ID cards to replace tickets at Glasto
24 November 2004
The proposed ID card scheme is the latest attempt to stop illegal touts profiting from the 120,000 or
so 'gold-dust' Glasto tickets by selling them on at extortionate prices. The new ID cards would include a photo and a
computer chip carrying personal data which would be near-unforgeable.
Festival co-organiser Emily Eavis said: "Rather than a ticket, it will be like an entrance card, and it really is to try to limit forgeries and touting. As long as it's approached in the right way, it might really work, it might really change the system."
The problem of touting has been an inherent thorn in the side of the Glastonbury Festival ever since the site's 'super-wall' was introduced in 2002 to stop people breaking in. Suddenly demand soared as many festival goers realised they would actually have to start paying to attend the world's most famous festival!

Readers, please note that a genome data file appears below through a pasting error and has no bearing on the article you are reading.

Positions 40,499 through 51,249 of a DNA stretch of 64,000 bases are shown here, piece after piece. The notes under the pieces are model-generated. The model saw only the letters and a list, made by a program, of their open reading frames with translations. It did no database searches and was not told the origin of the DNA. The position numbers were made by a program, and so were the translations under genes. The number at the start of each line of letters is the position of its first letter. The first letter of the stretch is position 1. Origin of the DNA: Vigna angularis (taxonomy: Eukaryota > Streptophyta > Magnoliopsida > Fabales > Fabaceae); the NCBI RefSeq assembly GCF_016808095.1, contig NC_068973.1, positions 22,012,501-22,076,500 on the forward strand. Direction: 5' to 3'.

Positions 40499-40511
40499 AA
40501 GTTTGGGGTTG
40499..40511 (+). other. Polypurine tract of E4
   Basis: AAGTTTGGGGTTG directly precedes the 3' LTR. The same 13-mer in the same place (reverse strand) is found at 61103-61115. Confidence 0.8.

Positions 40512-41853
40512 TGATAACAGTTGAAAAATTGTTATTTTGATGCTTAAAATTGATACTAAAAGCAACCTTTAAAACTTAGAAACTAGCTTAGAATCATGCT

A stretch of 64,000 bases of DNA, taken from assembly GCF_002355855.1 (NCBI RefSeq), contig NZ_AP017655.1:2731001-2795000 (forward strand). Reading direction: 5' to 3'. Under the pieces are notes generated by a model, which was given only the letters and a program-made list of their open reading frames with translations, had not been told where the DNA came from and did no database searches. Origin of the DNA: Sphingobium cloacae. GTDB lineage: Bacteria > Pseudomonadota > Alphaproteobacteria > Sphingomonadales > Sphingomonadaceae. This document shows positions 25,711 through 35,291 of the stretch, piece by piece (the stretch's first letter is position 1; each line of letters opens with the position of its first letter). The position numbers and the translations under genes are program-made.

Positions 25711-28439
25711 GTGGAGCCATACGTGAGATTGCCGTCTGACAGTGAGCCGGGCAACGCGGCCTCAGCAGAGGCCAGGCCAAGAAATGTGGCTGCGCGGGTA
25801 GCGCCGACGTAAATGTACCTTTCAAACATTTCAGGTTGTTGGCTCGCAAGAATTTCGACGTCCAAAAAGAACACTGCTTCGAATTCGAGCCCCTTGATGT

In 2003, the event sold out within days and, last year, all tickets were snapped up within the first 24 hours, leaving many people disappointed after they tried in vain to pay over the phone or internet, instead being held in queues for hours.
However, despite leaving thousands of festival fans disappointed, the booking delays also meant that far fewer touts were able to get their hands on tickets, presumably because they simply couldn't be bothered to wait - especially as the ticket allocation was limited to two names per booking.
A new rule was also introduced instructing all ticket holders to present ID at the gate which matched the name on their ticket, further reducing illegal profiteering - however some touts merely supplied fake ID with the tickets they sold.
Perhaps now, the new ID card scheme will prove the final nail in the coffin for the Glastonbury tout, although as yet the plans are merely a proposal and have not been set in stone.